Women are often reported to have a low coherence (often referred to as “discordance” in sexuality literature) between their genital response and self-reported sexual arousal.Aim.
The purpose of this study was to determine whether differing instructions for rating sexual arousal would increase the coherence between genital response and self-reported arousal in women.Methods.
Genital responses were recorded, using vaginal photoplethysmography, from 32 young women while they fantasized in three different conditions. Conditions instructed women to rate their overall sexual arousal, any physical cues, and genital blood flow.Main Outcome Measures.
The primary outcome measure was the coherence of vaginal pulse amplitude (VPA) and reported sexual response in the three conditions.Results.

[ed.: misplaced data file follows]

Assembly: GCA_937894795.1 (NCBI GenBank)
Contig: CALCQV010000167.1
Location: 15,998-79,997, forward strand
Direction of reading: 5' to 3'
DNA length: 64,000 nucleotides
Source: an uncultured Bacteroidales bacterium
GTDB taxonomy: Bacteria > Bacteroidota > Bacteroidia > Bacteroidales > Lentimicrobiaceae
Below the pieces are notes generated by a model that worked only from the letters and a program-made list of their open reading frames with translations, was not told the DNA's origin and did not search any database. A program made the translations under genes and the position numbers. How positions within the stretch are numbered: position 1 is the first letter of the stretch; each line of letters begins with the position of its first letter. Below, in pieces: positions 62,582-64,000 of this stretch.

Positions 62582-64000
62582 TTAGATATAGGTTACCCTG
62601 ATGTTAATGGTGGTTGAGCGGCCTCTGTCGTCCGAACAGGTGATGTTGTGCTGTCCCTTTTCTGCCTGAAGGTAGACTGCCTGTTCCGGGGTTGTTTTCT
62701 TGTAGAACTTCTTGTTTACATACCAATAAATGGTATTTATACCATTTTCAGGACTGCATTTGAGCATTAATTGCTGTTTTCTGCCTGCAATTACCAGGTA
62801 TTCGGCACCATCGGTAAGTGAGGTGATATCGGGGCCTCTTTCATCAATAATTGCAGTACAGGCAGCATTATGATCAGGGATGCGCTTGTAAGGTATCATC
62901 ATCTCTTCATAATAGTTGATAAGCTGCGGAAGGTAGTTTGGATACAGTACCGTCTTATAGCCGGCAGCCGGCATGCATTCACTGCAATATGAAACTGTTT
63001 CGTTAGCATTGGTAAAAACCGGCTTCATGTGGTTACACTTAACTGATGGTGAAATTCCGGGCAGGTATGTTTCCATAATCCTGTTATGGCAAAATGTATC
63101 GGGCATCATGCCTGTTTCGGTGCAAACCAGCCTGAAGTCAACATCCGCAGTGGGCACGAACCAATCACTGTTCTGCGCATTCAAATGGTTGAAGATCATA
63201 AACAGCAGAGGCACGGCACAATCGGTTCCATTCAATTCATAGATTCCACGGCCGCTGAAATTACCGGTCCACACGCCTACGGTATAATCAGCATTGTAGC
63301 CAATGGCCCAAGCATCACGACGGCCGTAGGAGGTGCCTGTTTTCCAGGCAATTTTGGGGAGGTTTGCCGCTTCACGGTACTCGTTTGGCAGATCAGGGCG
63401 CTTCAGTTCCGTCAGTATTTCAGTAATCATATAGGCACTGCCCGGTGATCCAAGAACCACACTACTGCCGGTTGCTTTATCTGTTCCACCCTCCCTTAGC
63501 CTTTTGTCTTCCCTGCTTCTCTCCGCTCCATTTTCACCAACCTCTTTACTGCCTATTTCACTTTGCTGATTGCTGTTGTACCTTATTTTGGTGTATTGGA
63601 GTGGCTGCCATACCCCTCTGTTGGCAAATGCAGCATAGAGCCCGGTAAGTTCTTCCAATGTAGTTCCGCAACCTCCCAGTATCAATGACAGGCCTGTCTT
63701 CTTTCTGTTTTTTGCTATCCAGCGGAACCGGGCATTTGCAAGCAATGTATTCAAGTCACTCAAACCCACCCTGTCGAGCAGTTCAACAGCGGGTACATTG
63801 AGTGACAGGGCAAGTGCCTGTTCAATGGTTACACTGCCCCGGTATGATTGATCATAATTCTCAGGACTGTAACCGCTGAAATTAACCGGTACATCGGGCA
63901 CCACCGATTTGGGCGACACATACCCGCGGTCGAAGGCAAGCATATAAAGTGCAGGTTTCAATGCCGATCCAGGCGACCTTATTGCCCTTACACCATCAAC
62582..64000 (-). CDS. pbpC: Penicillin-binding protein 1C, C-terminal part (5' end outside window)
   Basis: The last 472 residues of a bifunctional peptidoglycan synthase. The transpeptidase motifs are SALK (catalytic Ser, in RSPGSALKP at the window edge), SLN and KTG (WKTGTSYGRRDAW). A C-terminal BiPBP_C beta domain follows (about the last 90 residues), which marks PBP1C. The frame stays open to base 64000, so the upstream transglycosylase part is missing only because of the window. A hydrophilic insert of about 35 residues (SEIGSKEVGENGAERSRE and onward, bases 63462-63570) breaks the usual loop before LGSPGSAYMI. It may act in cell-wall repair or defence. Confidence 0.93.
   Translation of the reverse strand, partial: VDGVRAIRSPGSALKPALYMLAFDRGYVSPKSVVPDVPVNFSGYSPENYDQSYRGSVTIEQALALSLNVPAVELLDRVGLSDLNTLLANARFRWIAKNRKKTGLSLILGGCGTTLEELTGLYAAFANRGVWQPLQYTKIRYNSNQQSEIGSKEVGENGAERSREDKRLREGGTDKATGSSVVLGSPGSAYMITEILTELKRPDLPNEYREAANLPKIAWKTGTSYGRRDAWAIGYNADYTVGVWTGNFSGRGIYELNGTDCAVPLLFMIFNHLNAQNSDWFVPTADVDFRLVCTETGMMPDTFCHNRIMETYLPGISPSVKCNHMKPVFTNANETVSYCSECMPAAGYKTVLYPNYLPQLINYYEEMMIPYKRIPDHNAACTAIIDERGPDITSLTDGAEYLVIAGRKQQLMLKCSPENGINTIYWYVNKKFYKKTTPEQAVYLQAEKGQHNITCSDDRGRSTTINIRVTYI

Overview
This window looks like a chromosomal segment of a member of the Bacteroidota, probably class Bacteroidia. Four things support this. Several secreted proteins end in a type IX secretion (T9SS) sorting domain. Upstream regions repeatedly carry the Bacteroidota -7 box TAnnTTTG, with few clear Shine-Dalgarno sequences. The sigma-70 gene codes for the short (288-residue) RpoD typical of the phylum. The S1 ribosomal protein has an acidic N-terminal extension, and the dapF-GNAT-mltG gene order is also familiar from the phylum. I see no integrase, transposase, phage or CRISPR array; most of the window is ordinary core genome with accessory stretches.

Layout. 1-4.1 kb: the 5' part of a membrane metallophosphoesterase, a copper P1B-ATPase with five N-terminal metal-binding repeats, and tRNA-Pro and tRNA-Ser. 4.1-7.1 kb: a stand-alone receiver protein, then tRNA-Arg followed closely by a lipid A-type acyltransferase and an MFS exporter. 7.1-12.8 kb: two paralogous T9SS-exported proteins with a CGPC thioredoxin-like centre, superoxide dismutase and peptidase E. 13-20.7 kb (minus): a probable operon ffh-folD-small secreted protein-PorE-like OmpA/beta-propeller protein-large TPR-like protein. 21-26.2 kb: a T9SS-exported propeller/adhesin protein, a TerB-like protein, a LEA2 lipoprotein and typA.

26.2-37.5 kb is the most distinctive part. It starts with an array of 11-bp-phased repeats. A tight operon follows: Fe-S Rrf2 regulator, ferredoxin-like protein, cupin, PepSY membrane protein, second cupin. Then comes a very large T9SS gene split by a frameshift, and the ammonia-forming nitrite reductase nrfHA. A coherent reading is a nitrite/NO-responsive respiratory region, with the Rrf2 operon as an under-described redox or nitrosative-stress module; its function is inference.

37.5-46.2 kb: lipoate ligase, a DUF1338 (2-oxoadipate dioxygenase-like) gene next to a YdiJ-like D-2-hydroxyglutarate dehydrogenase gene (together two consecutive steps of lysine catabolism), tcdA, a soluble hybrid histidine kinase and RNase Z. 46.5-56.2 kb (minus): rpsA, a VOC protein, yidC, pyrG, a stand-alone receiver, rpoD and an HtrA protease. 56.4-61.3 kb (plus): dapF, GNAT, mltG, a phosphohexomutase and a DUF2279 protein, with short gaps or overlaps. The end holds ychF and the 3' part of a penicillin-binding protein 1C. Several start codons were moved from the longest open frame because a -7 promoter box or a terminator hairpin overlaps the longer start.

Unexpectedly, both VPA response and self-reported sexual arousal were higher when women were asked to rate their genital blood flow. Examining only participants who reported at least some sexual arousal in all conditions (n = 17), coherence was highest when women were instructed to rate overall sexual arousal.Conclusion.
Results suggest that focusing on genital blood flow during sexual fantasy may increase women's (self-reported and genital) sexual response. Focusing on any physical arousal cues during sexual fantasy was associated with lower coherence of women's genital response and self-reported arousal compared with when they were instructed to rate their overall sexual arousal. Prause N, Barela J, Roberts V, and Graham C. Instructions to rate genital vasocongestion increases genital and self-reported sexual arousal but not coherence between genital and self-reported sexual arousal. J Sex Med 2013;10:2219–2231.